IPv4 addresses "to be exhausted within six months"
Internet address registries continue to push for move to IPv6
Experts have warned the web could run out of free addresses within six months, after the last five blocks of IPv4 addresses were handed out.
Earlier this week, two blocks were passed to the the Asia-Pacific internet registry, leaving five remaining. Those have now been distributed to the five regional internet registries (RIRs).
Each block has more than 16 million addresses, which are expected to run out within months, as more and more devices come online.
Deploying IPv6 is now a requirement, not an option
Axel Pawlik, the managing director of RIPE NCC - the RIR for Europe - said "from now on, every day counts."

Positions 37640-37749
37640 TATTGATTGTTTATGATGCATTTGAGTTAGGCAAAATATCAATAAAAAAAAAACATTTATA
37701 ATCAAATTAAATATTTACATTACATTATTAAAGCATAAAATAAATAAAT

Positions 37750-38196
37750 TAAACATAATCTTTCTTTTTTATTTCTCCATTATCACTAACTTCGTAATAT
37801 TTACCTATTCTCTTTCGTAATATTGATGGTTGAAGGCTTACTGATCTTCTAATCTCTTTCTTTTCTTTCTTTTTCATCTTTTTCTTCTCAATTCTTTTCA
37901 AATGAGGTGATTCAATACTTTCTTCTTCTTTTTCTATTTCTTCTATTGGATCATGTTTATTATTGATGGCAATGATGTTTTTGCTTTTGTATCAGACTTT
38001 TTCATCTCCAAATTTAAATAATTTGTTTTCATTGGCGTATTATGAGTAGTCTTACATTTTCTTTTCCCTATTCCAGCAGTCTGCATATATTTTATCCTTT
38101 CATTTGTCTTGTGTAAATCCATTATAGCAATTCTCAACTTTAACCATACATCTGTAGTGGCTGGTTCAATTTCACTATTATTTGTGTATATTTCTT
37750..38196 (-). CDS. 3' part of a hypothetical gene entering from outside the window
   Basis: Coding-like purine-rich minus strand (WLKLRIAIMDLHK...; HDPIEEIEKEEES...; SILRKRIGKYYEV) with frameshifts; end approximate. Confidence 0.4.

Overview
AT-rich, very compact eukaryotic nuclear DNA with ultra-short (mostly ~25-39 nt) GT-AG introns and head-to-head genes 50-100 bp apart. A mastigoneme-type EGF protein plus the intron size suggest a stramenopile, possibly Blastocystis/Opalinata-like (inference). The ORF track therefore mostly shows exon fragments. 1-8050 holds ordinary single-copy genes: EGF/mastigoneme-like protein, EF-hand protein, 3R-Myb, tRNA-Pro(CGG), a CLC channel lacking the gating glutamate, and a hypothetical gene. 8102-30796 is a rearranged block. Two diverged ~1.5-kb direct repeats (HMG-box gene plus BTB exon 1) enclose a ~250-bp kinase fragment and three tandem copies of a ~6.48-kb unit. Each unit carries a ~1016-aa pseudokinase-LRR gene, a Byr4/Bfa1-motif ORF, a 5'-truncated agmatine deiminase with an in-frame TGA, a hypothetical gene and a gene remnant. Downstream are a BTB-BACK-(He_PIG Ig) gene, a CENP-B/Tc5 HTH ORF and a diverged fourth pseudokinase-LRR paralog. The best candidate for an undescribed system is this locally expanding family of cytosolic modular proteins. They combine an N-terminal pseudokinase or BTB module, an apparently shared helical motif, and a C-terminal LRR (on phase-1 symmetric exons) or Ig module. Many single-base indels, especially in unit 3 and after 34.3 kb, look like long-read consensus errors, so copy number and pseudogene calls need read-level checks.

He told PC Pro that the RIPE NCC, which also covers the Middle East and parts of Central Asia, has about six months of stock left.
That view was echoed by Raul Echeberría, the chairman of the Number Resource Organisation. "Depending on address space requests received, this could last each RIR anywhere from a few weeks to many months," said Echeberría. "It’s only a matter of time before the RIRs and internet service providers must start denying requests for IPv4 address space. Deploying IPv6 is now a requirement, not an option.”
However, researchers this week noted that many blocks aren't fully used, which could buy more time for the IPv6 switchover.
Web giants such as Google are pushing the issue by holding an IPv6 day in June, with its major sites flipped over for 24 hours.